In assessing such questions as organ donations, heart transplants, and the like, my criterion is: do these interventions help the human person in question to lead a full and balanced human life? If organ transplants and the like enhance our life, enable us to be more fully ourselves, to function properly as human beings, then I consider that these interventions are justified. So, the question basically is: is the intervention life enhancing?
You may love your computer but your computer does not love you.
That would bring me to another point. As Christians we see this life as a preparation for the life beyond death. We believe that the life after death will be far fuller and far more wonderful than our life is at present. We believe that all that is best in our human experience, as we now know it, will be reaffirmed on a far higher level after our death. Since the present life is in this way a preparation for a life that is fuller and more authentic, then our aim as Christians is not simply to prolong life as long as we can.
Can You Comment on One’s Choice to Sustain Life through the Use of Modern Medical Processes?
The question therefore arises about the quality of life that we secure through these medical processes. For example, I recall when my grandmother was 96, the doctors suggested that various things could be done to continue to keep her alive. I asked how much longer will they keep her alive and the answer was, well perhaps a few months, perhaps a year. And when I discovered that this meant that she would always have various machines inserted into her that would be pumping things into her, I felt this is not the quality of life that I wish her to have. She had lived for 96 years. She had lived a full and active life. I felt, should she not be allowed to die in peace without all this machinery interfering in her. If on the other hand, it were a question of an organ transplant, that I could give to somebody who was half her age, and if that afforded a prospect that they might live for many years to come, with a full and active existence, then that would be very different. So my question would always be, not just the prolonging of life but the quality of the life that would be so prolonged. I do not, however, see any basic religious objection to organ transplants, even to heart transplants. As long as the personality is not being basically tampered with, I see a place for these operations. Do we wish to accept such transplants? That is a personal decision which each one is entitled to make.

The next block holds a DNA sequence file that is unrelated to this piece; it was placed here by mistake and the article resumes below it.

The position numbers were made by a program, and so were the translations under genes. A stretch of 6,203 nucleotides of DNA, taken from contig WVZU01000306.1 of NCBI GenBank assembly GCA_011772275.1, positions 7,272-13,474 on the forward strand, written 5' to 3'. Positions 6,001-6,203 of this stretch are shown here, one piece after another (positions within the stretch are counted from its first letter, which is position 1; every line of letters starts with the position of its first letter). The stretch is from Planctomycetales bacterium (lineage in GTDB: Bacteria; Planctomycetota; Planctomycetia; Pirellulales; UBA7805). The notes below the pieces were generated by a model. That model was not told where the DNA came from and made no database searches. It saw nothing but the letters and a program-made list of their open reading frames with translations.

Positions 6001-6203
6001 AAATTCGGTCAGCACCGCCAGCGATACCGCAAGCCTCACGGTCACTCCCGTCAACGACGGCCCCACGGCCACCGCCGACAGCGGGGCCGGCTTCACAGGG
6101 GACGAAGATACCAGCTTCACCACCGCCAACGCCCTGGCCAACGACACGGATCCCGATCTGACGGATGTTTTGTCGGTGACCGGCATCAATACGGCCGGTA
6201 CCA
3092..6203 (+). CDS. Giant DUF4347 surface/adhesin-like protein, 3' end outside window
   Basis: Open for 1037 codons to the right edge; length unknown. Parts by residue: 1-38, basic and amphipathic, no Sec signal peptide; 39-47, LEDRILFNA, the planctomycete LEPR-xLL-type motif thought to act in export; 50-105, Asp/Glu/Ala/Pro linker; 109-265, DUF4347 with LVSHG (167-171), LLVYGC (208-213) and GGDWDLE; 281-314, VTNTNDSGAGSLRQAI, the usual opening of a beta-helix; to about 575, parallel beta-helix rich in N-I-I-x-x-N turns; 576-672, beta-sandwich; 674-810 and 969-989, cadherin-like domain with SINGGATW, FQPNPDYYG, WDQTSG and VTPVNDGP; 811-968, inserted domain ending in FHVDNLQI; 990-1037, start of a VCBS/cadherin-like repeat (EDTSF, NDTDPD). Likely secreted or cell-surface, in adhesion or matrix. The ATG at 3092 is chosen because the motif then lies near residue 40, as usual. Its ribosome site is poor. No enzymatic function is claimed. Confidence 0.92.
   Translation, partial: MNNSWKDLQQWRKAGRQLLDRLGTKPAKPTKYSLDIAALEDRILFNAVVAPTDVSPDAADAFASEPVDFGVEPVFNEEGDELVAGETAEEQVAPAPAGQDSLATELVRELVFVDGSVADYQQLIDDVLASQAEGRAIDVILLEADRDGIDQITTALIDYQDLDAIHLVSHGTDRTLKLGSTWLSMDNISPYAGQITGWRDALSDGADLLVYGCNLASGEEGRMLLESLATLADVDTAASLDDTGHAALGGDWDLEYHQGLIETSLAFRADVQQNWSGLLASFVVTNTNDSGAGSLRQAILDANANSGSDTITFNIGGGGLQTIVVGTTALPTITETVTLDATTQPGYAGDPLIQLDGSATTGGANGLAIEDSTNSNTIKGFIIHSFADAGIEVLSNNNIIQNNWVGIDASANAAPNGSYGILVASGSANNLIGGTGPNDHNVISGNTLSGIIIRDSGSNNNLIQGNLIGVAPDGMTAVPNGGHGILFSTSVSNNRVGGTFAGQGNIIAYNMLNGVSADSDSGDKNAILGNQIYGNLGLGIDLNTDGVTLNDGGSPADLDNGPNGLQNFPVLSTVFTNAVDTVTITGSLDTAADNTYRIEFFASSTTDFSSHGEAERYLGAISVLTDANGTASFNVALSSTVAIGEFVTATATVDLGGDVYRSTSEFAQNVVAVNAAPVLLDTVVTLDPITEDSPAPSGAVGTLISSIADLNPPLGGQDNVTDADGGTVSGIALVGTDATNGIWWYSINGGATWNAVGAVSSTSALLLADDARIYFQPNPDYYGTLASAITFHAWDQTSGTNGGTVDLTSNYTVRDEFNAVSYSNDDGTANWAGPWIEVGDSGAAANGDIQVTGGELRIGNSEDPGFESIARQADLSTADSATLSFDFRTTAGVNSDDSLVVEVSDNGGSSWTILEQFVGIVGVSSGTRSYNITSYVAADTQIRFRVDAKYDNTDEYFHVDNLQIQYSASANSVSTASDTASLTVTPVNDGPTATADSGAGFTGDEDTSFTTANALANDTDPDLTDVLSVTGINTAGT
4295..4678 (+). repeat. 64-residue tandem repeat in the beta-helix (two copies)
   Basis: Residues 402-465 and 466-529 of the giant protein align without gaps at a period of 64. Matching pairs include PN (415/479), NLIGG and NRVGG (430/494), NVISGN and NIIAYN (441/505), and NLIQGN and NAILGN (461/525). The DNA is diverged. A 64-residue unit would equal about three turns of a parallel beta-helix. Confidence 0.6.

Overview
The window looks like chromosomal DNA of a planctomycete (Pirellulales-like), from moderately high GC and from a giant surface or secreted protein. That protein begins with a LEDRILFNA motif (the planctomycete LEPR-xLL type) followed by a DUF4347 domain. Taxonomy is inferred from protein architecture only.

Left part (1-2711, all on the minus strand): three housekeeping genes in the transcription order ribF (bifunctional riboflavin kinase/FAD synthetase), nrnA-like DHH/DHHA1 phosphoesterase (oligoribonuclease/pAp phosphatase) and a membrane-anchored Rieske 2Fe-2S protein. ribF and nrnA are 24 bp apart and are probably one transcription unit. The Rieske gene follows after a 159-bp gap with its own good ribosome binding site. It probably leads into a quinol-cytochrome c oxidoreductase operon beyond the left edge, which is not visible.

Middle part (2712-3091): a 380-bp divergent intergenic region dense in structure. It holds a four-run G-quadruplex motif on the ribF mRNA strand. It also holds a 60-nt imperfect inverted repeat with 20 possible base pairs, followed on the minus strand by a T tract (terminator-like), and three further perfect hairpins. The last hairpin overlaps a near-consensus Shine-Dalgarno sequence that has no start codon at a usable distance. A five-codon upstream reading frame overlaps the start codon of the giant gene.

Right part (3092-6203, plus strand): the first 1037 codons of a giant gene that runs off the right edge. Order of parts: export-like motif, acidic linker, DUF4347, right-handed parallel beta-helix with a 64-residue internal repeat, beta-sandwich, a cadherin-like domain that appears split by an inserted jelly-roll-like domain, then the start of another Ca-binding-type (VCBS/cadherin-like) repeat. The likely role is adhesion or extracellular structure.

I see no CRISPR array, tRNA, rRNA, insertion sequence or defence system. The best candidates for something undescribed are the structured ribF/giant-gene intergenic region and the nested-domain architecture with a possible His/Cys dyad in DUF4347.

This interview transcript has previously been published by the University of Wollongong, Australia.
Kallistos Ware is a titular metropolitan of the Ecumenical Patriarchate in Great Britain.
MG Michael is an honorary associate professor in the School of Computing and Information Technology at the University of Wollongong. firstname.lastname@example.org.
Katina Michael is professor at the Faculty of Engineering and Information Sciences at the University of Wollongong. email@example.com.